"Weíll probably see early contributions from Chris Winters," Dickenman said. "It depends on his effectiveness as a shooter. He could be a bit of matchup problem because he can go inside-outside and make threes. I think youíll see John Williams come gradually. Heís learning the ins and outs of basketball. Heís been very receptive to the little things weíve been coaching him on, and heís probably one of the fastest runners on our team."

Thatís saying something considering the speed at Central this season. Dickenmanís team will run this year, and if he has his way, theyíll shoot more, too.

Matt Straub can be reached via email at mstraub@newbritainherald.com

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[> [> It's about respect for Blue Devils -- J.J., 13:16:55 11/18/05 Fri

Yet another article to kick off the season.
By: John F. Silver, Journal Inquirer
November 17, 2005

NEW BRITAIN - It has been almost four years since the Central Connecticut State University men's basketball team won the Northeast Conference championship and subsequent NCAA berth, and it is undeniable that the aura has changed in New Britain.

Central is coming off a 12-16 season - its first losing season since coach Howie Dickenman's first year - and a first-round exit in the NEC tournament at the hands of Monmouth.

It was a long and difficult offseason for the Blue Devils. The coaching staff was overhauled and leading scorer DeMario Anderson transferred out. "We had as much respect as any team in the league and we have lost it. We want that back," Dickenman said. "We need to get that swagger back. We lost a lot of close games last year and that can shake your confidence."

The Blue Devils will open the season Friday night in the Mohegan Sun Classic when they host Birmingham Southern in New Britain (8 p.m.). Northeastern and Brown will play in the first game of the tournament on Friday (6 p.m.).
The Blue Devils, picked fifth in the conference in a preseason coaches poll, have some talent to work with.

Junior forwards Obie Nwadike and former walk-on Javier Mojica are the main threats for the Blue Devils. Nwadike is an undersized power forward at 6-foot-4 and is coming off a season in which he averaged 11.7 points and 7.5 rebounds per game. Mojica, a 6-foot-3 wing from Auburn, Mass., averaged 9.9 points per game last season, mostly off the bench. "Javier may be our best all-around player in a true sense of the word," Dickenman said. "And Obie can go out there and on any night score 20 for us."

On the perimeter, senior guard Justin Chiera (7.0 ppg) will start at the point, with sophomore Tristan Blackwood (5.2 ppg) at the off-guard spot. Chiera and Blackwood are interchangeable and Dickenman expects both to see considerable time at the point. Chiera is coming off a down season. His scoring average was a career low, and he shot 36 percent from 3-point range. A return to form should be in order. Blackwood had a strong summer competing with the Canadian U-21 team at the Junior World Championships in Argentina.

Senior guard Lenny Jefferson is the top returning scorer on the perimeter at 10.2 per game but will sit out the first three games under an NCAA suspension for competing in an unsanctioned summer league in Bridgeport.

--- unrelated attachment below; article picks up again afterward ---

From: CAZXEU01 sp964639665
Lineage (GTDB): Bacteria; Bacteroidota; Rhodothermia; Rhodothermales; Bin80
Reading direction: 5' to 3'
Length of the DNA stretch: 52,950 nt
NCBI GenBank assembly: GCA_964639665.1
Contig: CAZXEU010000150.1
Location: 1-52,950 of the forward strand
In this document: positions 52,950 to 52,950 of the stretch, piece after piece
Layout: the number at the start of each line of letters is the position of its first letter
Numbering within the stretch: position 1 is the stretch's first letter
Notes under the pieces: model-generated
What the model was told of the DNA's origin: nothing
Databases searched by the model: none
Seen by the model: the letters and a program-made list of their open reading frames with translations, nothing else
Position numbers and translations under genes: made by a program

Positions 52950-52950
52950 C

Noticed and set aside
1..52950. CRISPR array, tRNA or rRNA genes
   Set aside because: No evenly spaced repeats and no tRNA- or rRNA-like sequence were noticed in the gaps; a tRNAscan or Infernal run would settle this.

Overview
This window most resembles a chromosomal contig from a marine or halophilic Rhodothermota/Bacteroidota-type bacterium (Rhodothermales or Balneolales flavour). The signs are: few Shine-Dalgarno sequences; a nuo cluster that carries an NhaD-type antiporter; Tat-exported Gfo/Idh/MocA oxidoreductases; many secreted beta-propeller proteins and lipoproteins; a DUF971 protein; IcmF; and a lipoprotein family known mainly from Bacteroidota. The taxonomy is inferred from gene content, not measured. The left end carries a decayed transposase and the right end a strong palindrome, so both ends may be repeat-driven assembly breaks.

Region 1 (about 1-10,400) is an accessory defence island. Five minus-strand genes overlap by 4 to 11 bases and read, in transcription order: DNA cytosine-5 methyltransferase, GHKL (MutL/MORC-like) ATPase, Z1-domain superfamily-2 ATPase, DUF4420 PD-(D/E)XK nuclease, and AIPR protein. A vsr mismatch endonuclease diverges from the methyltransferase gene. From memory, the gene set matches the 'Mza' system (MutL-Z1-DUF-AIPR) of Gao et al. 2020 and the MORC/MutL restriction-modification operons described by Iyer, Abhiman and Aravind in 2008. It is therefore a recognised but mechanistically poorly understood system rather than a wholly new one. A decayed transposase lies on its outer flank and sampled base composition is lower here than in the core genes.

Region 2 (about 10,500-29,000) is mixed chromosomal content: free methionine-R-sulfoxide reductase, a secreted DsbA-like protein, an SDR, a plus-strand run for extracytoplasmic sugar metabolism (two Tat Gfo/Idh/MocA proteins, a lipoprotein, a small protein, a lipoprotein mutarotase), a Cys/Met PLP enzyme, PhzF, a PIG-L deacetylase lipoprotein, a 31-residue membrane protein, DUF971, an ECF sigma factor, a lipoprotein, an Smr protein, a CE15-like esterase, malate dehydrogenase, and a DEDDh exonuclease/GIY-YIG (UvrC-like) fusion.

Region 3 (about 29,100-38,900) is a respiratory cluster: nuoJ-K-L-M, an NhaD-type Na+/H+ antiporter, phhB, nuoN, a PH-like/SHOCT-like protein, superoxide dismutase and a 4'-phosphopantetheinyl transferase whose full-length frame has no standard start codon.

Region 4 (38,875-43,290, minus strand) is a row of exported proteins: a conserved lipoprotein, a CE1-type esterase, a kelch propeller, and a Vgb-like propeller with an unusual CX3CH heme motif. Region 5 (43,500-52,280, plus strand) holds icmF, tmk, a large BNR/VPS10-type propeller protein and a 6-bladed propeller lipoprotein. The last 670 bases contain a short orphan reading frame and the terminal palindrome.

Also returning is sophomore forward Jason Hickenbottom, who started 14 games as a freshman and averaged 4.4 points.

The scoring is there, but with Anderson's abrupt departure late in the summer, the Blue Devils will have to find a new go-to guy.

The frontcourt figures to be a work in progress. Junior center Jemino Sobers is the leading candidate in the pivot. The 6-7 Sobers has had an injury-plagued career, playing only 65 minutes as a sophomore, but he can be an effective shot-blocker with his long arms.
"It comes down to confidence with Jemino," Dickenman said. "He didn't even know if he was going to play again. He isn't as aggressive as we want him to be, but he is improving."

Dickenman also has a couple of penny stocks on the bench that he hopes to hit big in 7-foot-3 red-shirt freshman center Jermaine Middleton and 6-foot-11 sophomore Indo Beaudot. To call the pair works in progress is an understatement, but Dickenman is hoping they will produce dividends down the line. With Sobers the only other player over 6-foot-6, their development is much needed.

The Blue Devils brought in a pair of players in 6-foot-2 combo guard John Williams of San Jose, Calif., via Marianapolis Prep in Thompson, and East Lyme forward Chris Winters, who prepped at St. Thomas Moore last season.

The Blue Devils will be tested early. After the Mohegan Sun Classic, Central will be on the road for the next five games against Florida International, Binghamton, Harvard, St. Bonaventure and NEC opponent St. Francis (N.Y.).
Central doesn't play its next home game until Dec. 18, when it hosts LaSalle.

Central has had some great teams and dominant players under Dickenman. He is confident a return to NEC glory isn't that far away.

"We lost some good players along the way, two NEC Players of the Year, and when you lose those players you slip a little bit," Dickenman said. "We have to get back to that level of respect that we have earned."

©Journal Inquirer 2005